Friday, 18 November 2011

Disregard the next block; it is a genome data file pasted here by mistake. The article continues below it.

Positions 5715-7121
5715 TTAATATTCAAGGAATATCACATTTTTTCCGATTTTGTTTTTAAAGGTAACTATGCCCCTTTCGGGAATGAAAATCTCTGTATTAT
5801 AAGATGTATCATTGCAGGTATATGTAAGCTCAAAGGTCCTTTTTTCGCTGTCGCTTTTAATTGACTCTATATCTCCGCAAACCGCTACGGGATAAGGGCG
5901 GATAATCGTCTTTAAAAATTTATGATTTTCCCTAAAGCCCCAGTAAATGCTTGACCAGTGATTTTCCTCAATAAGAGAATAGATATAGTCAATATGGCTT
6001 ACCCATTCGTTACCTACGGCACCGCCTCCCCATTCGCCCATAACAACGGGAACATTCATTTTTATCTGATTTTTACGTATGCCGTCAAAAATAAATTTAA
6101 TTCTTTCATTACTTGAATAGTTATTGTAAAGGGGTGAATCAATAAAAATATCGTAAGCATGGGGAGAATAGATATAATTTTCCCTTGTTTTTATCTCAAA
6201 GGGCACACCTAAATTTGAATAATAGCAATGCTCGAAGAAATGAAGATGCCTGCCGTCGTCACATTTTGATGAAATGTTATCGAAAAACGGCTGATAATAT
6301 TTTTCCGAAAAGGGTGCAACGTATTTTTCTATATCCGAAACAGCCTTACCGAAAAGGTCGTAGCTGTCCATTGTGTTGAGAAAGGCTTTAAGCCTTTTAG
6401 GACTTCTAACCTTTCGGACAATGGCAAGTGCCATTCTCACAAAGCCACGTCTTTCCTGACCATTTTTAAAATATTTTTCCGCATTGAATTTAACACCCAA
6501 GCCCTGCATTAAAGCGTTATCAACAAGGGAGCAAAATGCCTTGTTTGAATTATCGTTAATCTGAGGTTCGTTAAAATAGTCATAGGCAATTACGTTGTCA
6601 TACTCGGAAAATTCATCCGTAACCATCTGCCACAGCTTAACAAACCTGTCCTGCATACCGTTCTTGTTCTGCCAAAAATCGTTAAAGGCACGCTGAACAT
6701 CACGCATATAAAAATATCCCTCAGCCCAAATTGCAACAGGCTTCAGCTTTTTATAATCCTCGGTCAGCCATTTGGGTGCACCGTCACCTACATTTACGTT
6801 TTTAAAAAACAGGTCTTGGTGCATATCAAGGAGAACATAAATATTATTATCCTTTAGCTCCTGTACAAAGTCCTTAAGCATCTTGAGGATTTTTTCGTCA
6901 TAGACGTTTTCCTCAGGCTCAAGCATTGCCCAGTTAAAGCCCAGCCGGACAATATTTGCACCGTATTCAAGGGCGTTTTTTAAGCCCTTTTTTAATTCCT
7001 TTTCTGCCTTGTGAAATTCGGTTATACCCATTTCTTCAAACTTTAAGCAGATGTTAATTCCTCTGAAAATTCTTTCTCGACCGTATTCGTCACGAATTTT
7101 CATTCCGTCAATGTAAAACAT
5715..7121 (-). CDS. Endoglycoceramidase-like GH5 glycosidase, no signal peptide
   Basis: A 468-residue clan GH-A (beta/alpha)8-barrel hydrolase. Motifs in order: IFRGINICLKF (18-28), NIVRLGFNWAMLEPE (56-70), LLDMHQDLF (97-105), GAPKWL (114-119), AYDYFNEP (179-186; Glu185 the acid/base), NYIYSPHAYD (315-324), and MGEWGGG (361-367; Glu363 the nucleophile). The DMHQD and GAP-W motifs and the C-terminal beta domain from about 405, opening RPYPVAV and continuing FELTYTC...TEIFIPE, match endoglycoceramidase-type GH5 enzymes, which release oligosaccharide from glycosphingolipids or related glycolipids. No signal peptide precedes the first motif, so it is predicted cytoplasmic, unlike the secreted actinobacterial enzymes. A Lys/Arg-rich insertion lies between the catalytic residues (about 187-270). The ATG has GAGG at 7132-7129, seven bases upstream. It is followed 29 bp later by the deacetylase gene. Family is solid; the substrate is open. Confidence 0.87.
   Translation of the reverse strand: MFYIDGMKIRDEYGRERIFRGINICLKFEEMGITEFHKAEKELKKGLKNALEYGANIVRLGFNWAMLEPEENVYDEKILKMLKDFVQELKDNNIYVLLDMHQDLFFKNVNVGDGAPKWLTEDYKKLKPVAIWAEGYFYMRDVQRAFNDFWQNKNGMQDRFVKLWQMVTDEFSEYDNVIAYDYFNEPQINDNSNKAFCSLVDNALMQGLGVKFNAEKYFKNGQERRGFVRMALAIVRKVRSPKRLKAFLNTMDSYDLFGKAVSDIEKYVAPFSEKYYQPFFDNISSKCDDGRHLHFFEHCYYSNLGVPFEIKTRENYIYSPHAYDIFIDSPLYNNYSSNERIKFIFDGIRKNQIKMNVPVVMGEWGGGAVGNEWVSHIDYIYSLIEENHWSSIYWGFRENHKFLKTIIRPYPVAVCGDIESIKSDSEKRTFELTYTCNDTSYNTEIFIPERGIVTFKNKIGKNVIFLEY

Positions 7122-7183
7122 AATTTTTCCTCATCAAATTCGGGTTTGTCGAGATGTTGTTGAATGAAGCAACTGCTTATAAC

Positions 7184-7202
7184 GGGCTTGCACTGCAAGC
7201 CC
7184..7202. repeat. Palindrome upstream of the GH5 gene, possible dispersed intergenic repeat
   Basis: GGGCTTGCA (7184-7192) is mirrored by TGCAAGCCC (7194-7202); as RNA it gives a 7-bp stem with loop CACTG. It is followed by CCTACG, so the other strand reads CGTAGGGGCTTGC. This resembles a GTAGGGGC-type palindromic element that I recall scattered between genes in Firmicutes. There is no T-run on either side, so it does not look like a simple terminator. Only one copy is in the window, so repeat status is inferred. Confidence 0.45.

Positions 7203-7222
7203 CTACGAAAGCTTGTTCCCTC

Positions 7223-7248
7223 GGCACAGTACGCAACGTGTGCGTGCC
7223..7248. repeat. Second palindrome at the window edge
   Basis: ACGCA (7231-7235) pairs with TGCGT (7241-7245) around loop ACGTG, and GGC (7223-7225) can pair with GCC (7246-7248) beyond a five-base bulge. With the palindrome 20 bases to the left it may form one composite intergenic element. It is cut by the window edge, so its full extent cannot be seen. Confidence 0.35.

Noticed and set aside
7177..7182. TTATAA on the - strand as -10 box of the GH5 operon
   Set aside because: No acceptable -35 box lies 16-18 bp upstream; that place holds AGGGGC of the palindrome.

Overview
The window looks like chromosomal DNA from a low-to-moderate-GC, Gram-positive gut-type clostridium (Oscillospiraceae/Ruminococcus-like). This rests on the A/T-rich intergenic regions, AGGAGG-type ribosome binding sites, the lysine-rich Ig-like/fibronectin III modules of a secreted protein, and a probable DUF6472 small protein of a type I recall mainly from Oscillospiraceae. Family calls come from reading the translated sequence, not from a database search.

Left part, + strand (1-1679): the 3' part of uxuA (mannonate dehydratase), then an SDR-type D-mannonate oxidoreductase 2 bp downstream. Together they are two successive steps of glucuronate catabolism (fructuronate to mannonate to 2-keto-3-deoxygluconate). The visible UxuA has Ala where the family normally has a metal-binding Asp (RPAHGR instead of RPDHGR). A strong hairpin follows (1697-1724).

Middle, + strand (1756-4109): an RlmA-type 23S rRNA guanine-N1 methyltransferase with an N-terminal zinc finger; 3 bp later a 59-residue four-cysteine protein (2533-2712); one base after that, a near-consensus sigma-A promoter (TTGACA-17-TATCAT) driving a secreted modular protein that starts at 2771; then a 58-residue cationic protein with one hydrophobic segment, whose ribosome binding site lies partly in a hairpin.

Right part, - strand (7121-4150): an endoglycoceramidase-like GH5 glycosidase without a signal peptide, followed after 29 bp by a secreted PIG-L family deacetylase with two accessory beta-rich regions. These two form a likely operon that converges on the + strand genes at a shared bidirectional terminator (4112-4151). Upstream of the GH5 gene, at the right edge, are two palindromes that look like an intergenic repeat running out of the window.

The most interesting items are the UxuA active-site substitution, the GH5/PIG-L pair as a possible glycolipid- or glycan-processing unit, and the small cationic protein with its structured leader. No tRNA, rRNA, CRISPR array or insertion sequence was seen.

As we praise God for the marvels which he never ceases to bestow upon humanity, I invite you to meditate for a moment on his infinite mercy. The history of salvation, which culminates in the incarnation of Jesus and finds its fulfilment in the Paschal Mystery, is a radiant revelation of the mercy of God. In the Son, the “Father of mercies” (2 Cor 1:3) is made visible; ever faithful to his fatherhood, he “leans down to each prodigal child, to each human misery, and above all to their moral misery, to their sins” (John Paul II, Dives in Misericordia, 6). Divine mercy consists not only in the remission of our sins; it also consists in the fact that God, our Father, redirects us, sometimes not without pain, affliction or fear on our part, to the path of truth and light, for he does not wish us to be lost (cf. Mt 18:14; Jn 3:16). This double expression of divine mercy shows how faithful God is to the covenant sealed with each Christian in his or her baptism. Looking back upon the personal history of each individual and of the evangelization of our countries, we can say together with the Psalmist, “I will sing of thy steadfast love, O Lord, for ever” (Ps 88:1).